Last Friday, a federal district court judge in San Francisco issued a stunningly broad injunction that brought down Wikileaks, a site that is developing what it describes as an "uncensorable Wikipedia for untraceable mass document leaking and analysis."
The case was initiated earlier in the week by Julius Baer Bank and Trust Company, a Cayman Islands banking entity, which along with its Swiss parent company filed an ex parte application for a temporary restraining order seeking to enjoin Wikileaks from publishing or distributing copies of documents the plaintiffs claim contain "stolen or otherwise wrongfully obtained confidential and protected bank files and records."
On February 15, 2008, the court issued what it captioned as an "Order Granting Permanent Injunction." This order, which appears to be the result of a stipulation between the plaintiffs and Dynadot, Wikileaks' domain name registrar and web host, required that Dynadot immediately disable the entire Wikileaks.org domain name and account and remove all DNS hosting records.
Later that same day, the judge must have finally read the United States Constitution and then quickly issued an Amended Temporary Restraining Order that drops the requirement that Dynadot disable the entire Wikileaks.org domain. Among other things, the amended order enjoins the defendants from "displaying, posting, publishing, distributing, or linking to . . . all documents and information originating from [the plaintiffs' banks] which are internal non-public company documents and/or which contains private client or customer bank records." (I should note, however, that the original order is still listed on the court's docket and the amended order does not rescind -- or even mention -- the earlier order.)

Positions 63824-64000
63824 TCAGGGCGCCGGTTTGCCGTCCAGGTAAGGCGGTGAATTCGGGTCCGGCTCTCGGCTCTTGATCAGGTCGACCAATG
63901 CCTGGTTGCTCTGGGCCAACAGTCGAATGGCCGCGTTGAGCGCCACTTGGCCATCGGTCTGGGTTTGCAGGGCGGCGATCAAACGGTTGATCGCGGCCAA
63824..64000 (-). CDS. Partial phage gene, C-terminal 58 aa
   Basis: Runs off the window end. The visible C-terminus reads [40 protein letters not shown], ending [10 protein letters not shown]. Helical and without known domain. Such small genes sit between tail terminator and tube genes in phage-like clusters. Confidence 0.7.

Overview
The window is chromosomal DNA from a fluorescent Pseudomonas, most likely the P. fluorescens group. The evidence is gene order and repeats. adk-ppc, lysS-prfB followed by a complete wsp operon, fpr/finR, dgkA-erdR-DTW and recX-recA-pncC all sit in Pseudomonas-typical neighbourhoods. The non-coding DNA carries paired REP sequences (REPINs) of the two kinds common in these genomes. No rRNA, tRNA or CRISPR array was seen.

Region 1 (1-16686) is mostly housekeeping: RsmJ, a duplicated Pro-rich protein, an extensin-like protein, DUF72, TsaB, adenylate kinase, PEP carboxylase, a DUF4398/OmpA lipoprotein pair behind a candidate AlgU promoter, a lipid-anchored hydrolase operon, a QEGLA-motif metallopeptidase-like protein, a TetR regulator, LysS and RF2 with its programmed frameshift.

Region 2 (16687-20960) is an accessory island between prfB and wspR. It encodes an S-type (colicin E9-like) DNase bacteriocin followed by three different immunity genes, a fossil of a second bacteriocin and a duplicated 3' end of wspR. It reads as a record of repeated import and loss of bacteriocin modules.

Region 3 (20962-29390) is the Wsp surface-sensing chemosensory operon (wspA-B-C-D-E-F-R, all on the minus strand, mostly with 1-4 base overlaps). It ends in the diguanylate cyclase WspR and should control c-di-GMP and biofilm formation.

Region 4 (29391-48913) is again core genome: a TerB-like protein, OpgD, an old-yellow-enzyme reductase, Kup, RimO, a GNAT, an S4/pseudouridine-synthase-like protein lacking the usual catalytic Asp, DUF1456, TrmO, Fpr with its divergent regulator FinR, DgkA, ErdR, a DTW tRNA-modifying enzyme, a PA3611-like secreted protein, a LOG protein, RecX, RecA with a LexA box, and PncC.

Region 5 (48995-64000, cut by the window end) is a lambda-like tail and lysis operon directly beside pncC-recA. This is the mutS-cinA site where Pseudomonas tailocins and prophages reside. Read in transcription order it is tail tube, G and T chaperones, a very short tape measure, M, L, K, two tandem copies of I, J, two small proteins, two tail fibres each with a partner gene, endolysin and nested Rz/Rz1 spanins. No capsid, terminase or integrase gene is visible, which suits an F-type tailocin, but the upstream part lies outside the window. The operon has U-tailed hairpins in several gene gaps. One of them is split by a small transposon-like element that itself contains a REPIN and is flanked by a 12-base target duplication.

As of February 18, 2008, the Wikileaks.org domain is still down, but the organization issued a press release through one of its mirror sites:
Transparency group Wikileaks forcibly censored at ex-parte Californian hearing -- ordered to print blank pages -- 'wikileaks.org' name forcibly deleted from Californian domain registrar -- the best justice Cayman Islands money launderers can buy?
When the transparency group Wikileaks was censored in China last year, no-one was too surprised. After all, the Chinese government also censors the Paris based Reporters Sans Frontiers and New York Based Human Rights Watch. And when Wikileaks published the secret censorship lists of Thailand's military Junta, no-one was too surprised when people in that country had to go to extra lengths to read the site. But on Friday the 15th, February 2008, in the home of the free and the land of the brave, and a constitution which states "Congress shall make no law... abridging the freedom of speech, or of the press", the Wikileaks.org press was shutdown.
The court has scheduled a hearing on the injunction for February 29, 2008. You can follow developments in the case by going to the CMLP's database entry: Julius Baer Bank and Trust v. Wikileaks.
UPDATE: I posted some additional commentary on the case: Making Sense of the Wikileaks Fiasco: Prior Restraints in the Internet Age.